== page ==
Sunday, October 6, 2013

David Foster Wallace: A Lament in D Minor

Well if you talk to a fiction writer you are going to get a prejudiced view. There is something magical to me about literature and fiction and I think it can do things not only that pop culture cannot do but that are urgent now: One is that by creating a character in a work of fiction you can allow a reader to leap over the wall of self and to allow him to imagine himself not only somewhere else but someone else in a way that television and movies, in a way that no other form can do. I think people are essentially lonely and alone and frightened of being alone.” -David Foster Wallace BBC Radio 3 Interview from 1995

Analysis of David Foster Wallace Documentary presented by Professor Geoff Ward:

Key Points from the Documentary:

The documentary glosses over Wallace's first two works and focuses on, what many consider to be Wallace's masterwork, Infinite Jest, which is set in a Capitalist dystopia.

dys·to·pi·a  (ds-tp-)
1. An imaginary place or state in which the condition of life is extremely bad, as from deprivation, oppression, or terror.
2. A work describing such a place or state: 

Infinite Jest
Somewhere in the not-so-distant future, the screwed-up residents of Ennet House, a Boston halfway house for recovering addicts, and students at the Enfield Tennis Academy search for the master copy of a movie so dangerously entertaining that its viewers die in a state of catatonic bliss. Explores essential questions about what entertainment is, why we need it, and what it says about who we are

BBC commentary about Infinite Jest:

In Infinite Jest, Wallace attempted nothing less than to survey the addictions of an entire culture to television, to alcohol, and to prescribed and non prescribed pharmaceuticals of every variety. Above all Wallace addressed his main theme the self consuming solipsism of a culture crying out for community. 

: a theory in philosophy that your own existence is the only thing that is real or that can be known

The documentary next uses this quote from the book to illustrate this theme:

Infinite Tasks of Philosophy - Nothing Left Inside Hal

[W]hat passes for hip cynical transcendence of sentiment is really some kind of fear of being really human, since to be really human (as he conceptualizes it) is probably to be unavoidably sentimental and naïve and goo-prone and generally pathetic [...]. One of the really American things about Hal, probably, is the way he despises what he is really lonely for: this hideous internal self, incontinent of sentiment and need, that pules and writhes just under the hip empty mask, anhedonia. (p. 695)

an·he·do·ni·a  (nh-dn-)

Anhedonia is one of the main symptoms of major depressive disorder (MDD). It is the loss of interest in previously rewarding or enjoyable activities. People suffering from clinical depression lose interest in hobbies, friends, work--even food and sex. It's as if the brain's pleasure circuits shut down or short out--but do they? Some experts define hedonic function as the total amount of pleasure that it's possible to gain from a single activity. Perhaps depression reduces that hedonic capacity.

Geoff Ward's BBC commentary about David Wallace's singular style:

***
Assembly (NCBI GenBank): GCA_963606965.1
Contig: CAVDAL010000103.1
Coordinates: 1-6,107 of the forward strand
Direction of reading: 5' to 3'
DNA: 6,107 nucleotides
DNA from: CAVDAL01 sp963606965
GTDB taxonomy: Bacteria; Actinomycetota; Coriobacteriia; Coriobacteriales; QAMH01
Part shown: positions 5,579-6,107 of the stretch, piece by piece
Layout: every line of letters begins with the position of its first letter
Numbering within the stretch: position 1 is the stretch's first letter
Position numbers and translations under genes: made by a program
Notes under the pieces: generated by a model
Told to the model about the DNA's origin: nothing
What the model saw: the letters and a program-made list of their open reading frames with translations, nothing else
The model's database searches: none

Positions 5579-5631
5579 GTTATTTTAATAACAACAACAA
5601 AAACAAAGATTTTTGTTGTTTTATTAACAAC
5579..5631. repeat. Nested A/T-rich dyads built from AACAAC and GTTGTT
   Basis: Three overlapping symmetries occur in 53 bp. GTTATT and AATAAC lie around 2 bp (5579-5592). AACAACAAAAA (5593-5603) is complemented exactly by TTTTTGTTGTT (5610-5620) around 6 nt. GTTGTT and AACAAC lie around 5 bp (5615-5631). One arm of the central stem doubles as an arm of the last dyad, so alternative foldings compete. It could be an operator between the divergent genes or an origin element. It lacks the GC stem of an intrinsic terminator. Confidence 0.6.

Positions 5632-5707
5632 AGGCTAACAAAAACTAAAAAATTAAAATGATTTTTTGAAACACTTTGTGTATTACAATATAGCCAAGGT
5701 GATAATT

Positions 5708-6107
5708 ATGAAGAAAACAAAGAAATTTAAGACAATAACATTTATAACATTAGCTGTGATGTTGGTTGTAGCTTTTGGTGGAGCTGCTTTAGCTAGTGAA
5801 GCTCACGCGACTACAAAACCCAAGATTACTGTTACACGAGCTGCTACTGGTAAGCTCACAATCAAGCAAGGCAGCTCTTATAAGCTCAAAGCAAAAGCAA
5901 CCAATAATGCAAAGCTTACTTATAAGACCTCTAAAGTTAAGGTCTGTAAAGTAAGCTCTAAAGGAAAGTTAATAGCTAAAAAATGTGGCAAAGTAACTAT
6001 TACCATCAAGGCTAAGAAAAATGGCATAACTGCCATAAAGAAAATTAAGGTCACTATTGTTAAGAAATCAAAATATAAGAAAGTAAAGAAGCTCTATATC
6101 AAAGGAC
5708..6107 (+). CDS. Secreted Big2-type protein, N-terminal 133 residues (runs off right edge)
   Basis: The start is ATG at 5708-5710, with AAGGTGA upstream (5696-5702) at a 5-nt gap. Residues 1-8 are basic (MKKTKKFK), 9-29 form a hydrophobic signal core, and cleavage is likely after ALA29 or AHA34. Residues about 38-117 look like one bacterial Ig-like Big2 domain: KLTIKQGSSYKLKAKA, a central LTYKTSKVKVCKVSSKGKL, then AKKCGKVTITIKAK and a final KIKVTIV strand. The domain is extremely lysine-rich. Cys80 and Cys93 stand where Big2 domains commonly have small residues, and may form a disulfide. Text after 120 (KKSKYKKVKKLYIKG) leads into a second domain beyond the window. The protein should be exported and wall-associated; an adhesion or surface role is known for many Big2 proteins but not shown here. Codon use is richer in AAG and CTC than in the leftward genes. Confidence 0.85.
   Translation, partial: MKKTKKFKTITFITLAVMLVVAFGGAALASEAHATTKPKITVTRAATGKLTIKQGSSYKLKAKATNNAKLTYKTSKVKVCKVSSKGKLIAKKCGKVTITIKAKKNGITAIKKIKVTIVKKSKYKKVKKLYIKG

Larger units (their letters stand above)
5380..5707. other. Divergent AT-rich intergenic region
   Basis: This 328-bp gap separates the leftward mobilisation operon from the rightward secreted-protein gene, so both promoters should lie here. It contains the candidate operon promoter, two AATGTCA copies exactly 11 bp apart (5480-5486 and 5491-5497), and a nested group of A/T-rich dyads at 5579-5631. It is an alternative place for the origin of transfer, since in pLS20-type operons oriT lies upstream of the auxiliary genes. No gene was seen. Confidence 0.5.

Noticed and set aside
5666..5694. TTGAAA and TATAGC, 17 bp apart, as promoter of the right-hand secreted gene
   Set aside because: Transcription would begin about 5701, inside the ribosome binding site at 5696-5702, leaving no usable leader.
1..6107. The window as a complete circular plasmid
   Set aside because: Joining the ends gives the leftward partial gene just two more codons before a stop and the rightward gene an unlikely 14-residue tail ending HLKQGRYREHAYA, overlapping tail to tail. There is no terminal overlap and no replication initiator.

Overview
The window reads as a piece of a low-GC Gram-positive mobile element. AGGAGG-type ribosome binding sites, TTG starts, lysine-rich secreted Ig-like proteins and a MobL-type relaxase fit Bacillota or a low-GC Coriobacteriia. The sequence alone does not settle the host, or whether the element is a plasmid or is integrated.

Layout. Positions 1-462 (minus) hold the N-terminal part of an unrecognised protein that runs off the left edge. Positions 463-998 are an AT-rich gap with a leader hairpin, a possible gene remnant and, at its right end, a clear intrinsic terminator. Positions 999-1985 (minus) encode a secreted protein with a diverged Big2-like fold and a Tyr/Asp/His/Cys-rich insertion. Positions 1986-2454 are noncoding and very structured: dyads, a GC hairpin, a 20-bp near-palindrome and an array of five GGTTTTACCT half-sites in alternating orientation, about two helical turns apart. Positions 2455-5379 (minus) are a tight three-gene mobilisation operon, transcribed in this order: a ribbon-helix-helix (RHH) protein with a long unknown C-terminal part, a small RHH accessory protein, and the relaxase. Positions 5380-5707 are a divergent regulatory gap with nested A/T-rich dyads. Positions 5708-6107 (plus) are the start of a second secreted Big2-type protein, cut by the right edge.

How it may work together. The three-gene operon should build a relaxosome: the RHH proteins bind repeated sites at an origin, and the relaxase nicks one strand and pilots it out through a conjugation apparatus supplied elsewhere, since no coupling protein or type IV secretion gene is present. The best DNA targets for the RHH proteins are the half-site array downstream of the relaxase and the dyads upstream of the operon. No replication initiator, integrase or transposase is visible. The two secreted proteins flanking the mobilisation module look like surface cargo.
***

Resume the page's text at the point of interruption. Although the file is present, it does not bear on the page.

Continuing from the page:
A combination of streetwise slacker-ese and with arcane references and scholary appendages, recursive loops and linguistic curlicues all buttressed by his signature footnotes.

The documentary then includes some additional commentary from Rick Moody regarding Wallace's use of footnotes:

There is always a way in Wallace to take whatever has just been said and kind of subdivide in an probe at the fragments that are sort of underneath and to me that that is what the footnoting is about. No thought is complete until eight more subheadings are appended to it in some way.

Missing from the above commentary is the actual reason behind Wallace's extensive use of footnotes was his history of plagiarism, which Wallace attributed to lapses caused by his drug abuse, and fear of lawsuits by his publishers. Here is more on this subject from D. T. Max's biography of Wallace, Every Love Story is a Ghost Story:

Every Love Story is a Ghost Story - D. T. Max

Every Love Story is a Ghost Story - D. T. Max

The next section in the documentary examines various influence on Wallace's writing including the Midwest where he grew up, the fact that both of his parents were academics and the depression that afflicted him. Here is a round up of articles and stories written by Wallace that cover these areas:

Tennis, Trigonometry, Tornadoes: A Midwestern boyhood - Harpers Magazine (1991)

Slate - Philosophical Sweep, To understand the fiction of David Foster Wallace, it helps to have a little Wittgenstein.

The Depressed Person - Harpers Magazine (1998)

Here Geoff Ward interviews Mark Costello, one of Wallace's best friends from Amherst on the link between depression and Wallace's artistry:

MC: The two things are related. Dave wanted to be many things other than an artist. I think that it was something that was forced on him at some level because, you know, he had some collapses and he had to build a new way out of it. So they were closely related: He would have a breakdown and then he would have an explosive jump forward.

GW: ...and he also begins to mine depression as a subject doesn't he? It gives him something at the same time that it shuts him down in another way.

MC: Warily, yes. I mean he was terrified of it as a swallowing subject. He wrote a story called the depressed person. Which I am sure you know is almost pole like in its circularity and its closed-off-ness. While at the same time, it is Dave's voice, so it offers this sense as with Joyce that languate can be infinite that it can do anything and, yet, this story is a tightly constructed space that you cannot get out of. You know, I think he did not have much choice but to write about it by I think that he was scared of it as a subject because its swallowing quality.